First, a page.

Make Your Own Spooky Books

Last weekend we did a fun project.  Spooky books.  Good for Halloween, or anytime.


What you’ll need:

  • Old books
  • Paper towels
  • Small plastic Halloween paraphernalia – spiders, skeletons, etc. (Ebay)
  • Letters – either scrapbook stickers, foam letters, card stock cutouts, etc.
  • Hot glue gun
  • Glue N’ Seal
  • Black craft paint (can find in Walmart in the arts & crafts section for $1)
  • Metallic craft paint (can find in Walmart in the arts & crafts section for $1)
  • Paintbrushes


Step one: Hot glue everything in place on your book cover the way you want it.  For the skeleton book, I cut the wings off the bat and hot-glued them on first, then the skeleton right over that.  I also hammered thumbtacks into the corners for extra detail. I bought these toys on Ebay.

Step two: Once you get everything glued into place, spread a damp paper towel (it’s best to separate it into one-ply) over the book and glue over everything. Make sure it’s damp! It will stick much easier that way, and then you can just brush the Glue n’ Seal right over it. Don’t try to make it perfect, the creases and wrinkles are what give it that leathery look. Use a small paintbrush to really jam it into all the crevices nice and snug.

Step three: When the Glue n’ Seal dries, paint the whole thing black.  You will be distressed at this point, because your book will look super lame.  DON’T WORRY!  The next step is the best part.

Step four: Once the black paint dries, lightly brush the metallic paint over the details.  This is what really brings the book to life. I just dab a tiny bit on my fingertip and rub it in. A little goes a long way.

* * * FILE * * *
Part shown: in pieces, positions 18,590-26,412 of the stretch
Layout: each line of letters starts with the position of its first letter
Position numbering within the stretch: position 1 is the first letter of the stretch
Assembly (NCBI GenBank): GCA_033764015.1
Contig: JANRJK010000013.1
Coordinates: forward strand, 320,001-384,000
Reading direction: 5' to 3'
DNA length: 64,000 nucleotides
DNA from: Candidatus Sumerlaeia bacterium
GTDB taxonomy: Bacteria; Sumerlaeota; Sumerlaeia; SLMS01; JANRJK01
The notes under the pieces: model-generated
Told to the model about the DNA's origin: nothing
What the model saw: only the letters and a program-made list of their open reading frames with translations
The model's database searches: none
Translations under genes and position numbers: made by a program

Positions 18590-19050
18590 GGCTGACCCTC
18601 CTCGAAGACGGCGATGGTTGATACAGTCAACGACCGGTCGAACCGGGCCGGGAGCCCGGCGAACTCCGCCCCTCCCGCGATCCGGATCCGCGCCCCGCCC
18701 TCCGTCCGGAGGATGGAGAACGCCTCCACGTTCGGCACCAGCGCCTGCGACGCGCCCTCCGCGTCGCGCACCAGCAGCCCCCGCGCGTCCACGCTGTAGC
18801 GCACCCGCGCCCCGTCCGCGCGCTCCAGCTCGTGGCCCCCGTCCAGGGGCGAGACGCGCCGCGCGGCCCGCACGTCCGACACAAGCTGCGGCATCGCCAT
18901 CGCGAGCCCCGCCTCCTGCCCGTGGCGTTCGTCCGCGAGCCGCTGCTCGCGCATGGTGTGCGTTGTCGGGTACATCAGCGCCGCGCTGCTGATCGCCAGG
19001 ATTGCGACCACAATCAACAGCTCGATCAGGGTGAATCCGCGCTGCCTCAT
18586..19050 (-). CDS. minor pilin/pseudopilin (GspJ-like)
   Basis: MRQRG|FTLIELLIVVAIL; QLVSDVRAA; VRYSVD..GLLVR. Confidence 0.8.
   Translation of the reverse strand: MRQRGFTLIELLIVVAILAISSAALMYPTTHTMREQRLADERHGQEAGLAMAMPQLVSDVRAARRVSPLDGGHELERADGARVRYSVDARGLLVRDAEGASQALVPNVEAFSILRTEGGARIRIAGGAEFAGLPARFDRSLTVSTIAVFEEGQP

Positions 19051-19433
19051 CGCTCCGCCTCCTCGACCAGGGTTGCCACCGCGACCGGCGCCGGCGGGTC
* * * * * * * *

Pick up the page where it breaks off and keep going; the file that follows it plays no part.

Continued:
Yesterday I made my own incense!  A woodsy scent of Frankincense and Sandalwood.  A friend posted directions on his blog, and I followed them.  Here’s his blog entry:

These are the quantities that are suggested (once you read the blog you will understand):

2 heaping tablespoons of Sandalwood
1 heaping tablespoon of Frankincense
5 or 6 tonka beans
1 teaspoon of black pepper corns
1 heaping tablespoon of benzoin

Then add about twice that much makko.

A fun project!


Kick Ass Egg Salad

I combined and modified a couple of recipes for this.  The end result is the best egg salad I have ever had.

  1.  Place 8 eggs in a saucepan
  2. Cover eggs with cool water one inch above eggs
  3. Place lid on pan
  4. Bring to gentle boil
  5. Turn burner off
  6. Let eggs sit for 7 minutes with lid on
  7. Make bowl of ice water big enough to hold eggs
  8. Pour out hot water and place eggs in ice bath for 5 minutes
  9. Crack eggs and peel
  10. Place in large bowl
  11. Add 3 tablespoons of mayo
  12. Mash eggs and mayo with fork (make pieces as large as desired)
  13. Add pepper
  14. Add 1 teaspoon of sweet relish
  15. Add 1/2 teaspoon of onion salt (I make with 1 part onion powder and 3 parts salt)
  16. Add 5 drops of yellow mustard for every egg
  17. Mix all together
  18. Let chill for 30 minutes in refridgerator
  19. Toast bread and enjoy!

    Yields 4 sandwiches.

Lansdowne Theater

On April 15, 2016, we went to Lansdowne, PA, to shoot the abandoned Lansdowne Theater.  The Lansdowne Theater opened on June 1, 1927.   While the theater was primarily a movie house, it did host live performances on its stage.  Many people remember the famous Lansdowne Theater organ which originally accompanied silent movies and then was played nightly before shows and during special events.  The organ was removed from the theater in the late 1970s.   On July 3, 1987, during a showing of Beverly Hill Cops II, an electrical fire broke out in the basement of one of the building’s retail stores. The 100 patrons were safely evacuated from the theater, but significant damage had been done to the electrical system that serviced the auditorium. Raff and his partners continued to make repairs, but the project was never able to regain a financial footing.

ashcraft b1 b2 b2 f chandelier ceiling chandelier ii chandelier columns door letters marquee ii marquee medical metal doorway phone reel sconce seat theater ii theater iii theater iv theater